The law in Indiana regulates the sale of e-liquids. It forces vape shops to purchase e-liquids from manufacturers that fit the standards set by the “Indiana Act” but these standards are hard to obtain.
Nationwide retailer GoodCat LLC, with products in more than 200 retail stores throughout Indiana, contested security requirements imposed by “Indiana Act” by the end of June 2016. The company explained that the “Indiana Act” makes trading unfair by it making it more difficult, even impossible, to operate with local retailers.
The lawsuit introduced by the Florida company called it “unconstitutional” for Indiana to require such a permit since it is almost impossible to find a valid security firm: A security firm with at least one year experience with commercial security work including monitoring and video surveillance, that employs people accredited by the Door and Hardware Institute as consultant in “architectural hardware”. Further more, the “Indiana Act” discriminates against interstate trade in violation of the dormant Commerce Clause.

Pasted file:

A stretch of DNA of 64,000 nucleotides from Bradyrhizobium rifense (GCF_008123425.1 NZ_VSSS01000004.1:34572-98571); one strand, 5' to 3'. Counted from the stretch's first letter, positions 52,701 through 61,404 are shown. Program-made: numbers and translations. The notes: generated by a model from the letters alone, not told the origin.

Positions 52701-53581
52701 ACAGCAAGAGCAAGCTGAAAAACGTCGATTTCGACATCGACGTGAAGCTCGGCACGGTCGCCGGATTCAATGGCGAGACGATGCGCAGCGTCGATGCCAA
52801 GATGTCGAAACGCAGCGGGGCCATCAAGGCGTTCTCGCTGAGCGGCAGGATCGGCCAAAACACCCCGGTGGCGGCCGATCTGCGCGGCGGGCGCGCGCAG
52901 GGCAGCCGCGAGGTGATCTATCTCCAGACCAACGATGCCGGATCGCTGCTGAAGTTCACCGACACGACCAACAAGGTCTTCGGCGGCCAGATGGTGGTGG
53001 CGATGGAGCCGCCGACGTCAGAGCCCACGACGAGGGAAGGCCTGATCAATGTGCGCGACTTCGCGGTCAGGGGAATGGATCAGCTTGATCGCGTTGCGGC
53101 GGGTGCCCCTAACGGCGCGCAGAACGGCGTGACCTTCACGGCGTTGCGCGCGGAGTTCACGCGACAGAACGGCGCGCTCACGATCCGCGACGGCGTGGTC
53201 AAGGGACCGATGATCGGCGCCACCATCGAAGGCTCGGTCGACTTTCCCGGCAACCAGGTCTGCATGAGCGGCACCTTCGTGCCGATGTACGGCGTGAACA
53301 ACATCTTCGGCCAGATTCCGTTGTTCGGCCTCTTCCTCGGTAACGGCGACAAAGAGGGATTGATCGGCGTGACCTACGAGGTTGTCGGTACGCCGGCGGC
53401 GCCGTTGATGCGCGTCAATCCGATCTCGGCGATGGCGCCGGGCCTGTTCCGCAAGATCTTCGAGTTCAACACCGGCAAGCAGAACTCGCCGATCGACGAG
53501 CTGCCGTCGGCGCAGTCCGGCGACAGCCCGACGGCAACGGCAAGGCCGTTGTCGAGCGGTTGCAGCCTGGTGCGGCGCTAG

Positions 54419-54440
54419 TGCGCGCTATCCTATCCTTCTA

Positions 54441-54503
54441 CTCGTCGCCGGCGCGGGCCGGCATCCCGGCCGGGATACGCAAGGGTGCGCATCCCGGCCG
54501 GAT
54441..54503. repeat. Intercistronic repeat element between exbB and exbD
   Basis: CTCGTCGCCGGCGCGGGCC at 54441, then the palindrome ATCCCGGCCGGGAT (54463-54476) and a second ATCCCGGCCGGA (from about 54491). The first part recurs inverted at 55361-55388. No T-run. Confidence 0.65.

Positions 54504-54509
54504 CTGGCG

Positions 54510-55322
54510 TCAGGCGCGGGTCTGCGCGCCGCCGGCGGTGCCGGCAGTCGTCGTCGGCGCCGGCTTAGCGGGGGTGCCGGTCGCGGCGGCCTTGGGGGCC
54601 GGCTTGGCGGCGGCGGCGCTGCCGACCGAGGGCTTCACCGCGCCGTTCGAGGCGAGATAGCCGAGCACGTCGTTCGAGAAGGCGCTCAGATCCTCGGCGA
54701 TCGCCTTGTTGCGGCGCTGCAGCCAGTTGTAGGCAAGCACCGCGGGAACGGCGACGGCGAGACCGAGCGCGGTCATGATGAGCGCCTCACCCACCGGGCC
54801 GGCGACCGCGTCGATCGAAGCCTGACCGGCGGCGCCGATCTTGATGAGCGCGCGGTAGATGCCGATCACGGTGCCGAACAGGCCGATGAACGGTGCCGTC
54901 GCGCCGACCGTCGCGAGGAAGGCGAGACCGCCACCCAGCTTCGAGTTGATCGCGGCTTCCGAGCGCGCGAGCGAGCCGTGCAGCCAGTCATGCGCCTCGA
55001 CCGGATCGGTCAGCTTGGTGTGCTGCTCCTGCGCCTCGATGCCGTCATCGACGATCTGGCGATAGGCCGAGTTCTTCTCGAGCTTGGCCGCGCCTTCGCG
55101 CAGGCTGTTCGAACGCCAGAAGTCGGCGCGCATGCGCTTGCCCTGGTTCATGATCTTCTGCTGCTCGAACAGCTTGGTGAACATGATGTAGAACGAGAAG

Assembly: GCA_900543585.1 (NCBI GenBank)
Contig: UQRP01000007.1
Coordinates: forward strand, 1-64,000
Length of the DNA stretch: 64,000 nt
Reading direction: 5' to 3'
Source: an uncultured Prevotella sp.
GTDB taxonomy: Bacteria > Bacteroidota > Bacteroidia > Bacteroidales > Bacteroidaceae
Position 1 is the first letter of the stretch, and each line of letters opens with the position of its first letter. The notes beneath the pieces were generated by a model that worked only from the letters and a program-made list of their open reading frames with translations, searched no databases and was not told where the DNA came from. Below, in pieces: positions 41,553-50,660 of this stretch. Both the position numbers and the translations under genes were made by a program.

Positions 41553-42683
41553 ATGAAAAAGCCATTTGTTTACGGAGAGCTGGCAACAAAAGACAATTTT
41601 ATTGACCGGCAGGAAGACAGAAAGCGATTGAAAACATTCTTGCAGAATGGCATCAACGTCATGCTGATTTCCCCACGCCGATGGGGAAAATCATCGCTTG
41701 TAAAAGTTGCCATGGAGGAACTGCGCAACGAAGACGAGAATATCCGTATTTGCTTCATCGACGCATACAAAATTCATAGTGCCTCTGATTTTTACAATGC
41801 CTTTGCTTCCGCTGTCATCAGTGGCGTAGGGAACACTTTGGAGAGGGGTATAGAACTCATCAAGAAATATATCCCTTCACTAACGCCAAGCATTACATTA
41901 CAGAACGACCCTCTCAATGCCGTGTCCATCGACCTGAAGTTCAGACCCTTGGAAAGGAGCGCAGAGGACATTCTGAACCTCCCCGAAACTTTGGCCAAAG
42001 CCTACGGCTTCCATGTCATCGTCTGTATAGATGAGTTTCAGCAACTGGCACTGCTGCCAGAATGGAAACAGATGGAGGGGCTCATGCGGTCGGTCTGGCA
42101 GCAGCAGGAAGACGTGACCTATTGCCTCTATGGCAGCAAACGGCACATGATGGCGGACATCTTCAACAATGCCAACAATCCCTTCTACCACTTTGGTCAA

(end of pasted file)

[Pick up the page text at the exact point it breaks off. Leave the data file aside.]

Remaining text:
The ruling by Chief Judge Richard L. Young is a first step before a final determination of the merits of the legal case. In a previous ruling on June 30, the same judge allowed GoodCat LLC to continue its vaping business for 14 days. On the same day, Indiana’s e-liquid regulations had been deemed constitutional by Judge Sarah Evans Barker in the case opposing Legato Vapor LLC to the Indiana Alcohol and Tobacco Commission (ATC).
By ruling in favor of a Florida e-liquid manufacturer that argued the law was unconstitutional, does that mean that it finally really is?